In a nutshell, the best fix for most owners is having Tesla install an improved version of the weatherstrips — as well as purchasing an aftermarket rain trunk deflector. There’s a lot more to it so we’d encourage you to read my article on this to learn more.
Problem #5: Interior Leakage (Car Wash)
In the YouTube video below, a Model S owner shows leaking water through the rubber seal of his car during a car wash.
When activated, this feature closes all the windows and doors, disables the wipers, and locks the charge ports. Failure to activate this feature before having a car wash could also let water enter your car.
Always activate the Car Wash Mode feature to make sure all vents, windows, hatch, doors, and charging sports are closed. The following YouTube video will guide you on how to enable such feature.
Did Tesla Address the Water Leak Issues?
Tesla is continuously improving the quality of its vehicles.
Although each of the individual issues above has not been specifically addressed as of this writing, some improvements like the Car Wash Mode feature are a big help to avoid the water leak.
By the time you read this, it’s possible a new software update or hardware refresh addresses one or more of these problems.
Proper Checkup and Maintenance: An Ounce of Prevention…
Vehicle parts get broken and damaged over time, but with regular checkups and maintenance, you can avoid many problems, including water leaks.
Don’t let a single drop of water or a damp carpet fool you. The following preventive maintenance can stop you from spending extra dollars on expensive parts and repairs.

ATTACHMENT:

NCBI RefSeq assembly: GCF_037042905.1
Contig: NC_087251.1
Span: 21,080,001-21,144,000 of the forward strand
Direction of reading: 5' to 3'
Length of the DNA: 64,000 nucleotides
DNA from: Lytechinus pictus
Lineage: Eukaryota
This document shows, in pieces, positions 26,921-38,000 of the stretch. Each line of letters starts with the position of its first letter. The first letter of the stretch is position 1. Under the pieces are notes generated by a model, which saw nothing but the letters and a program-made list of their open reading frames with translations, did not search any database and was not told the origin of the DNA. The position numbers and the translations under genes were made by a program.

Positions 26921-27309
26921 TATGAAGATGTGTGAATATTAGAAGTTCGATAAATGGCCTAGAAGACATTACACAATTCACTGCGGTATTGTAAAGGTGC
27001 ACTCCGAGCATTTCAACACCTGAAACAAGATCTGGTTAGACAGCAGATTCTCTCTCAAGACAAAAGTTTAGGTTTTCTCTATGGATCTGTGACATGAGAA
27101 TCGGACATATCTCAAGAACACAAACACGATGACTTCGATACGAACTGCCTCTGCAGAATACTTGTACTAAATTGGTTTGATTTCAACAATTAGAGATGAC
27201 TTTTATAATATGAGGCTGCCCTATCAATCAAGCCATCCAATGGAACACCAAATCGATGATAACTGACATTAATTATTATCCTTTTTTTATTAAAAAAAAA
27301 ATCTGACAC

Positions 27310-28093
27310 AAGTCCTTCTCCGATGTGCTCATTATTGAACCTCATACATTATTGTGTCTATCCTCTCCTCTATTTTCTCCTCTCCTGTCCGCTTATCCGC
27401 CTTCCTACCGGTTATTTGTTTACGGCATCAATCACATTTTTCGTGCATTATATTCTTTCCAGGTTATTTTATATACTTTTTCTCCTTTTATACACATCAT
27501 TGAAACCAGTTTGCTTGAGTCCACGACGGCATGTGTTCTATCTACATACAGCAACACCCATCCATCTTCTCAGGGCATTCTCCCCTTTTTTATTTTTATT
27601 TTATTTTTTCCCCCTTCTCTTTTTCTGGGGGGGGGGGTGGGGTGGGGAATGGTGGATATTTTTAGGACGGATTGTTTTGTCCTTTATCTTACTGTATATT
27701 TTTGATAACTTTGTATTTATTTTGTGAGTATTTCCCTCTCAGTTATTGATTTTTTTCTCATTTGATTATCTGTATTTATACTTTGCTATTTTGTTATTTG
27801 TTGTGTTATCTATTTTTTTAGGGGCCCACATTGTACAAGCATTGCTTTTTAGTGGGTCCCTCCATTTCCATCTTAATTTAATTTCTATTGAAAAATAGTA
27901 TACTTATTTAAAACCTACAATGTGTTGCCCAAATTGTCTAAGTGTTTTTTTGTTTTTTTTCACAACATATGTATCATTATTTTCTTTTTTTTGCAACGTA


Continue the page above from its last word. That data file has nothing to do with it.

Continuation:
- If you see any drop of water when it’s raining or while having a carwash, don’t ignore it and check the source of the water right away.
- Whether there is a leakage or not, always check the underside of the floor mat and the cargo bay floor at least once every month, especially during rainy days, as the water could come from outside underneath the car.
- Always check all sides of your windshields especially if you have an older Tesla model. Rubber seals could give up, especially the door linings, any time of the day.
Final Thoughts: Tesla Leaking Water Solutions
None of us wants leaking water in our car.
A leaking windshield might be bearable for those who own fuel-powered vehicles, but for you Tesla owner, it’s something you can’t ignore.
Water could put your life in danger or damage the beautiful car you paid with your hard-earn dollars.
Preparation is a must. Identify the source of the problem and apply the solutions described above before it’s too late.